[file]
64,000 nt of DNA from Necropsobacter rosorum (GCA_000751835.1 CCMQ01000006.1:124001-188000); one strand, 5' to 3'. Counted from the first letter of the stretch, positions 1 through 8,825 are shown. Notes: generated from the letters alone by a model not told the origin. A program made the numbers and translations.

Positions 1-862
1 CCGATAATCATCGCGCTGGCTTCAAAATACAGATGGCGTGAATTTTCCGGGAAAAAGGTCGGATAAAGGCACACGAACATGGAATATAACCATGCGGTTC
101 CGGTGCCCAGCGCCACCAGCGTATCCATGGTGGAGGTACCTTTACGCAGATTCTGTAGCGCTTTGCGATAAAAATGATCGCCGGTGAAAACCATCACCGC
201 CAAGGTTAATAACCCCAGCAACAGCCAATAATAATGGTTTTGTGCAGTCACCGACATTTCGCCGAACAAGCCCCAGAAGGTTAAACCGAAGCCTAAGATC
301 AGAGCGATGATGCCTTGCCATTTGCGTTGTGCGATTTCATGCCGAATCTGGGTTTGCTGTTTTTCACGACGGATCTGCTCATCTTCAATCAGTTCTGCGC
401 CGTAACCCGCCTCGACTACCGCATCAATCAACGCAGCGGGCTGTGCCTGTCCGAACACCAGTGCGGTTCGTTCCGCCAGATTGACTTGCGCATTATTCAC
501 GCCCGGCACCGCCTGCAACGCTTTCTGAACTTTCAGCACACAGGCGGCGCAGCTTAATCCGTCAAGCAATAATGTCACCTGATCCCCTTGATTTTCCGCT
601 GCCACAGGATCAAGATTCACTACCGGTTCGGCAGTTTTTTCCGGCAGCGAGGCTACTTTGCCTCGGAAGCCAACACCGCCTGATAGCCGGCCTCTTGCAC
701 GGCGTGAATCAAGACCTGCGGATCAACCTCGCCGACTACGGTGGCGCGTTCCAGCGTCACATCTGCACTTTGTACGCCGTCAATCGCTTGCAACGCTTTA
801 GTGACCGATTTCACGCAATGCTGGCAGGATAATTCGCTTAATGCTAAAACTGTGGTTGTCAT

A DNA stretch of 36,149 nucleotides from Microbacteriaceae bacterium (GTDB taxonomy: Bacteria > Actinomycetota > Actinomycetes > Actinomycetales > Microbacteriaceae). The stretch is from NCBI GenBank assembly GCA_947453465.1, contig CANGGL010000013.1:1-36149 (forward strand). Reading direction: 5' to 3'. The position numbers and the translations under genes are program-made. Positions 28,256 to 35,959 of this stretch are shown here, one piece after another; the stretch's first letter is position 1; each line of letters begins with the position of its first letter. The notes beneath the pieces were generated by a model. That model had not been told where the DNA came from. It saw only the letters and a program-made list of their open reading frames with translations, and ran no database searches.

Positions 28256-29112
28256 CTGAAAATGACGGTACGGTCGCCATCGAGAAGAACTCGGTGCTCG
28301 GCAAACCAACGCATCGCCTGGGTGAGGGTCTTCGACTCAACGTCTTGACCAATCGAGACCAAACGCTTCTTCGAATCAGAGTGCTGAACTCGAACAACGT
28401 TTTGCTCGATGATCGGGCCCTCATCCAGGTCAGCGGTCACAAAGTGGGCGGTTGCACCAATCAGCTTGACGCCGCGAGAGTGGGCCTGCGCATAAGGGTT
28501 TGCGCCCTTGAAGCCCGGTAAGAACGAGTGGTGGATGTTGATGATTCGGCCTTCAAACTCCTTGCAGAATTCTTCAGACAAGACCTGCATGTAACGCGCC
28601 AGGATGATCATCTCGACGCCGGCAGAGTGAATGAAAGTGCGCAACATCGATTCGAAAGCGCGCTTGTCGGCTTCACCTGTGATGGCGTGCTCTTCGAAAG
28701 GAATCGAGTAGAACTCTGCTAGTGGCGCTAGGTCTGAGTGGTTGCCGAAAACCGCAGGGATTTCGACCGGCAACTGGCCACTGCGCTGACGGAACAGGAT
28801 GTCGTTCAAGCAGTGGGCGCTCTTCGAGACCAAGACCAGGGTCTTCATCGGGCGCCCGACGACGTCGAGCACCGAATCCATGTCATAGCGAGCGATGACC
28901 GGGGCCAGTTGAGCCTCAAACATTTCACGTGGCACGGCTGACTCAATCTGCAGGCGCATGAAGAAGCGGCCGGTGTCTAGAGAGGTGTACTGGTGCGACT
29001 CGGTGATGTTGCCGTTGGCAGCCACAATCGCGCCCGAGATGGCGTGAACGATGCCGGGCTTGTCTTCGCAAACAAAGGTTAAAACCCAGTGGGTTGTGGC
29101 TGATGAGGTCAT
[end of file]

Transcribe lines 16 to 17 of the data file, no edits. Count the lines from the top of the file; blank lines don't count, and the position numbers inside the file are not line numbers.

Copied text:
28401 TTTGCTCGATGATCGGGCCCTCATCCAGGTCAGCGGTCACAAAGTGGGCGGTTGCACCAATCAGCTTGACGCCGCGAGAGTGGGCCTGCGCATAAGGGTT
28501 TGCGCCCTTGAAGCCCGGTAAGAACGAGTGGTGGATGTTGATGATTCGGCCTTCAAACTCCTTGCAGAATTCTTCAGACAAGACCTGCATGTAACGCGCC